The Ford Sedan (1942) car comes with the kit and it is a solid, heavy die-cast metal model.

P-51D Mustang became the principal fighter of the USAAF. Such lovely lines!
According to references, there is a glitch with the wheel wells but who cares!?

P-40K Warhawk ‘CBI Campaign’ 1:48 Hasegawa kit

The P40-K was the last variant of the famous Warhawk. I have always liked the look of the Warhawk and this model in particular for the colourful scheme. The Warhawk was the aircraft of ‘Flying Tigers fame, a volunteer group who flew in China against the Japanese. They carried the distinctive shark teeth pattern on their noses. I am sure you have all seen the movie ‘Flying Tigers’ starring John Wayne!

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Although the P-40 Warhawk has had something of a bad press, it was actually the third most produced fighter of the USAAF after the P-51 and P-47 with over 13,000 being built, all at the Curtiss-Wright Corporation’s main factory in Buffalo, New York state. It had its flaws but it would not have been produced in such large numbers or lasted so long had it not been a basically successful design.

P-40 Warhawk was the name the United States Army Air Corps (USAAC) gave the plane, and after June 1941, the United States Army Air Force (USAAF) adopted the name for all models, making it the official name in the U.S. for all P-40s.

Since WW2, the conventional wisdom has been the P-40 was something of a mediocre indeed inferior fighter but it was, by far, the best and most capable fighter the United States had when WWII began.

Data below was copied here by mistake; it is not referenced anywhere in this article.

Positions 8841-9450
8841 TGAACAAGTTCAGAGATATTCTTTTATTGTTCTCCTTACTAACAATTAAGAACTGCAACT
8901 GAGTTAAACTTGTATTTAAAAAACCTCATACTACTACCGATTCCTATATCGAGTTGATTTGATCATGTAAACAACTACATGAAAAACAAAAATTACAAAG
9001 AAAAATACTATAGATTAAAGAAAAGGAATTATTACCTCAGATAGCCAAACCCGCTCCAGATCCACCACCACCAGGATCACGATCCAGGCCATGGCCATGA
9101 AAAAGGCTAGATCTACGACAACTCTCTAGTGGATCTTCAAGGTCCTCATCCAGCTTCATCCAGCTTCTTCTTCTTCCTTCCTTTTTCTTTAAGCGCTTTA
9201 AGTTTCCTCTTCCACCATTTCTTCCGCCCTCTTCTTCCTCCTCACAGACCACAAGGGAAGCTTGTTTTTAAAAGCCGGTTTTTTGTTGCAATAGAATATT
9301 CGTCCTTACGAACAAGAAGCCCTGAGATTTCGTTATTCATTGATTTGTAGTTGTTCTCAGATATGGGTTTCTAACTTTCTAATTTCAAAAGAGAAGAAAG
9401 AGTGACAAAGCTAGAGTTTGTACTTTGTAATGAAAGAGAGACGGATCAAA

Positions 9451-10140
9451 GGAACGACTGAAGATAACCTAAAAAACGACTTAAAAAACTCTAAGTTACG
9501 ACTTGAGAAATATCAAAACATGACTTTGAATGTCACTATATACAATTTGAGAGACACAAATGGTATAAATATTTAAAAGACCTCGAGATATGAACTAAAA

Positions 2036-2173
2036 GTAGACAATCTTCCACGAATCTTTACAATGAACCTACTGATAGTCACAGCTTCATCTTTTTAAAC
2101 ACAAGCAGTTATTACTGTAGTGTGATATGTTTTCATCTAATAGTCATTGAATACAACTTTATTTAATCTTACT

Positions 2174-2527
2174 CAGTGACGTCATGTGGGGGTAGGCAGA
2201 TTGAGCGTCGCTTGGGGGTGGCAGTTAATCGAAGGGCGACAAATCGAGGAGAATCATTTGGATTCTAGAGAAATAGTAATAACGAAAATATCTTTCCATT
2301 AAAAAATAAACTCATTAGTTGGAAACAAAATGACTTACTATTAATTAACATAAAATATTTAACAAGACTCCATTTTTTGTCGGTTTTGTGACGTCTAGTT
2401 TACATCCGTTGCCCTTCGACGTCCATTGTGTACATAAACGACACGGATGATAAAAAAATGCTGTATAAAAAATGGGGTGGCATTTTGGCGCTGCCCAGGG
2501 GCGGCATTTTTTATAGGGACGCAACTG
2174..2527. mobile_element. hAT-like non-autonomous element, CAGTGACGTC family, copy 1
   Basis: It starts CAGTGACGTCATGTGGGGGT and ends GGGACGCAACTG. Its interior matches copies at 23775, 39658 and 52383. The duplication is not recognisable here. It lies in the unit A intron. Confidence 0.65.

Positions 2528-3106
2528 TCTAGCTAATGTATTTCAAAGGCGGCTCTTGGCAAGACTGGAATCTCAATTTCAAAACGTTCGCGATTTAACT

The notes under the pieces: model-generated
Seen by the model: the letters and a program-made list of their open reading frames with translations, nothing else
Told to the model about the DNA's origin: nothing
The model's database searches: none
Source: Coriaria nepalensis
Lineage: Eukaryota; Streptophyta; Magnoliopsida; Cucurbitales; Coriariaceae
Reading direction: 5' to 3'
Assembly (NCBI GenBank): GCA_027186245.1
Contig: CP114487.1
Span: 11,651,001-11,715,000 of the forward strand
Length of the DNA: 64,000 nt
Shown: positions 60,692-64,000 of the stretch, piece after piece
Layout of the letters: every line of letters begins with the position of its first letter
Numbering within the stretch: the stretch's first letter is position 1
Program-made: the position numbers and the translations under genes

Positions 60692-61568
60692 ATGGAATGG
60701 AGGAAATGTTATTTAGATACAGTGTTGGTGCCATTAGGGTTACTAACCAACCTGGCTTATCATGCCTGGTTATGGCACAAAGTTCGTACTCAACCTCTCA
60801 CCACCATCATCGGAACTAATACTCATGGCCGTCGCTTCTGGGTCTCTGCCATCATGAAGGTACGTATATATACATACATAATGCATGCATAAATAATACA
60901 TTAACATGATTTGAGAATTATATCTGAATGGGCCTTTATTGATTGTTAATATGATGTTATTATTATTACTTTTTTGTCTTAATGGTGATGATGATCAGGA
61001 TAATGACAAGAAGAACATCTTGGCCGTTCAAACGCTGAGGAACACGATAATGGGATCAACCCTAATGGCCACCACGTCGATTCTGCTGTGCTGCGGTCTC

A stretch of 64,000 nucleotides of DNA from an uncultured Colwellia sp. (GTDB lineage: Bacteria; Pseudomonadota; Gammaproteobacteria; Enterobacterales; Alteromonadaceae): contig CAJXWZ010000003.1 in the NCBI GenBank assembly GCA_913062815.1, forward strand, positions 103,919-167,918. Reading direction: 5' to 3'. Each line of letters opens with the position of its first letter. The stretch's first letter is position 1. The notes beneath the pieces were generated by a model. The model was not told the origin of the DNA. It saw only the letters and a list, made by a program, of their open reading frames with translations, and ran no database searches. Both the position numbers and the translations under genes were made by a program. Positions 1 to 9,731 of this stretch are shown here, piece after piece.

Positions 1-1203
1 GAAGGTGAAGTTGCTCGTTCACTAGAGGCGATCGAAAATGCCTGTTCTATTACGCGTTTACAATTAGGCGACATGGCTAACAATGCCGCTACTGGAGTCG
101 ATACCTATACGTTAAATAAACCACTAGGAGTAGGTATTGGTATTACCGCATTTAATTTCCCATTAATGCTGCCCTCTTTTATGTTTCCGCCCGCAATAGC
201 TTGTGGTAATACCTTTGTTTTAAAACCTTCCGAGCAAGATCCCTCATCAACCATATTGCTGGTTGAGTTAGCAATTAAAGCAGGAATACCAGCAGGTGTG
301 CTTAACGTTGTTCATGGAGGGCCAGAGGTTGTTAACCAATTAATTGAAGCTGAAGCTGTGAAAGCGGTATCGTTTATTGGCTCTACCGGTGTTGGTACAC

The P-40 was designed as a pursuit and close air support aircraft and performed well at low to medium altitudes.

The P-40s lack of a two-speed supercharger made it inferior to Luftwaffe fighters such as the Me Bf 109 or the Focke-Wulf Fw 190 in high-altitude combat and it was rarely used in operations in North-West Europe.

However, between 1941 and 1944, the P-40 played a critical role with Allied Air Forces in three major theatres: North Africa, South-West Pacific and China. It also played a significant role in the Middle East, South-East Asia, Eastern Europe, Alaska and Italy.

The P-40s performance at high altitudes was not as important in those theatres, where it served as an air superiority fighter, bomber escort and fighter-bomber.

The P-40 was not a long-range, high-altitude escort fighter. In that role, it was totally outclassed by the P-51 Mustang which essentially won the European air war for the USA. But that was an entirely different mission and when WWII began, no one knew bombers would need escort fighters.The kill ratios attained by the P-40 against the Japanese and the Germans were very respectable. The P-40 was the backbone of the United States Army Air Corps (USAAC), the aerial warfare service component of the United States Army till 1941, and continued supporting operations till VJ Day. As far as air fighting is concerned, the Allies would have been in a far inferior situation without the P-40.